Package Java JNI libraries in a JAR using Maven

Package Java JNI libraries in a JAR using Maven


If you are using a native library in Java, you can just load the dll or dylib or so files using System.loadLibrary method. But if you are packaging your Java program as a JAR file, the native library will not be available to the System.loadLibrary method. In this article, we’ll see the correct way to package the native library in the JAR file using Maven so that it will be accessible in our Java program without any other user intervention.

Project Structure

Maven follows a specific project structure where all the source code is placed in src/main/java and all the resources are placed in src/main/resources. The resources directory is added to the classpath when the project is compiled and packaged. This means you can access the contents of the resources directory directly in the Java program by specifying the path relative to the resources directory.

Let’s say you have a native library libhello.dylib in the resources/lib directory. After packaging this will be available at the path lib/libhello.dylib in the JAR file.

Use Native Utils

The default way to load a native library in Java is to use the System.loadLibrary method. The maven package command will generate the jar file of the project. The native library will be packaged in the lib directory inside the jar file which will not be available to the System.loadLibrary method.

Now running our app will require us to extract the library from the jar file and put it somewhere on the system. This can be done using Native Utils. Internally this utility is extracting the native library from the jar file to a temporary directory and loads the library from there. This will keep our hands out of the dirty work of extracting the library and loading it. It provides a method loadLibraryFromJar which can be used to load the native library from the jar file.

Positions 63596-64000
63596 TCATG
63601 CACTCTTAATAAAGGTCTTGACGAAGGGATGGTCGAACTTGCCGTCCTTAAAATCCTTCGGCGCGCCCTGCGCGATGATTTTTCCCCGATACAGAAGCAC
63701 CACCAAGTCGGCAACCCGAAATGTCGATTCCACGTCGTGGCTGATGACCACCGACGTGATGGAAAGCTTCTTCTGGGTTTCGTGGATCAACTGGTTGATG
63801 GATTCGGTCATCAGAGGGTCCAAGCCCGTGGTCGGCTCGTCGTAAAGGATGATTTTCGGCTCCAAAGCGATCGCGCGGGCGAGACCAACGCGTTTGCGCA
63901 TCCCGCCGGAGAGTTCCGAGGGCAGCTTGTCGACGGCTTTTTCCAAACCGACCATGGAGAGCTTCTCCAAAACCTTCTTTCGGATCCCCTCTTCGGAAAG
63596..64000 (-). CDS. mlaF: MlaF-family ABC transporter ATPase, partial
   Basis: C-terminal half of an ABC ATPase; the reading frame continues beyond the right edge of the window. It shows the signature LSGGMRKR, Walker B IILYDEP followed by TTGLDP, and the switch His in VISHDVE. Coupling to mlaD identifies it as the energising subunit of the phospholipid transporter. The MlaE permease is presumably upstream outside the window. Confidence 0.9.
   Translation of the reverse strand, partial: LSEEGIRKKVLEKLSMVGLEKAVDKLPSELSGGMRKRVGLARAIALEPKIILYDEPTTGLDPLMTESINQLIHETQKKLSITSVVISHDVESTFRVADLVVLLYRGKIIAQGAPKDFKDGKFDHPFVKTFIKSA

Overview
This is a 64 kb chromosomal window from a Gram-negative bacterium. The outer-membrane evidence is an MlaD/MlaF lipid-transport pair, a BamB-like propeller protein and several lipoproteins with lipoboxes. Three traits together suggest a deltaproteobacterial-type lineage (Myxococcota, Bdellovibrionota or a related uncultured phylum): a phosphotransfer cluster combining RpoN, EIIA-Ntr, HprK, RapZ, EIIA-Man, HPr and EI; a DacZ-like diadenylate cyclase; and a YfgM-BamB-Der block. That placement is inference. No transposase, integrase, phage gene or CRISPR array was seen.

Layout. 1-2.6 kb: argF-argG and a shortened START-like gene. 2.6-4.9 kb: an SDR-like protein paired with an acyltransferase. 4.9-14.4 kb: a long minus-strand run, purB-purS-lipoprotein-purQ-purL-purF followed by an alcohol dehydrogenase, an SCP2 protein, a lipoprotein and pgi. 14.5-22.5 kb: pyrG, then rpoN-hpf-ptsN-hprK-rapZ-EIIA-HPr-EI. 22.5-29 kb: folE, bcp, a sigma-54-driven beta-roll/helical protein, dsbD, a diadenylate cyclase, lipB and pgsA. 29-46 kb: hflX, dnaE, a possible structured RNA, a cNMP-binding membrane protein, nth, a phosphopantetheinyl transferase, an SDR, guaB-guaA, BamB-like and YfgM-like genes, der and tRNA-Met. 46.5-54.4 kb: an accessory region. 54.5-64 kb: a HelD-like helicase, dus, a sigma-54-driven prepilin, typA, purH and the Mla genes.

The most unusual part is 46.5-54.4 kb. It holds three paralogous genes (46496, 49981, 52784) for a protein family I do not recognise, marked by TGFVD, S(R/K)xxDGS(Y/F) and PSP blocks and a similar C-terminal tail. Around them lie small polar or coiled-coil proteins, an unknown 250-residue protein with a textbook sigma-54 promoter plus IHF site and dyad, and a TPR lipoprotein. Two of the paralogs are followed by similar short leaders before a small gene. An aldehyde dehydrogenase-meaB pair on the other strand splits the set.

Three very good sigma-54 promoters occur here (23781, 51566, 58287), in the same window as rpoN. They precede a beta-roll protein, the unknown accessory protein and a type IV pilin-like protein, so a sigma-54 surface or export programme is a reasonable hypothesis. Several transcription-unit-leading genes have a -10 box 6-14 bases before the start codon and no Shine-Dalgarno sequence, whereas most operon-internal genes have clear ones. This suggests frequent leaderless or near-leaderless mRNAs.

As Native Utils is not available as a release package, we’ll need to add it directly from the GitHub repository. For this, we can use the JitPack service which allows us to add GitHub repositories as Maven dependencies. You’ll need to add JitPack as a repository in your POM.XML file.


Also, add the dependency for Native Utils. For this, we need to give groupId as com.github.<user-name> and artifactId as <repository-name>. Since we are using the latest commit from the repository, we’ll need to specify the commit hash in the version tag. Below is how the dependency will look like in POM.XML.


Now, you can confirm the dependency is added by running the maven dependency:tree command.

> mvn dependency:tree

[INFO] --- maven-dependency-plugin:2.8:tree (default-cli) @ javaunsafe ---
[INFO] com.gor.poc:javaunsafe:jar:1.0-SNAPSHOT
[INFO] +- log4j:log4j:jar:1.2.17:compile
[INFO] +- junit:junit:jar:3.8.1:test
[INFO] \- com.github.adamheinrich:native-utils:jar:e6a39489662846a77504634b6fafa4995ede3b1d:compile

You can see, my project is using 3 dependencies, log4j, junit, and native-utils with their version as specified.

Load the native library

In your Java file, you can call the loadLibraryFromJar method to load the native library.

import cz.adamh.utils.NativeUtils;

public class NativeMemoryLoader {

  static {
    try {
    } catch (IOException e) {
      // TODO Auto-generated catch block

  public static native void sayHello();


Load library based on your OS

The problem with loading native libraries like C/C++ is that your compiled file is dependent on the platform. This means you’ll need to compile the library for each platform and then package it in the JAR file. So you’ll have different versions of the library for different platforms. And you’ll end up with so, dylib, and dll files in your lib directory. Let’s modify our Java code to use the library based on the platform.

  // Get the file extension based on OS
  String osName = System.getProperty("").toLowerCase();
  String libExtension = osName.contains("win") ? ".dll" :
                        osName.contains("mac") ? ".dylib" : ".so";
  String libPath = "/lib/libhello" + libExtension;


In this article, we saw how to package native libraries in a JAR file using Maven and load them in our Java program. We also saw how to load the library based on the platform.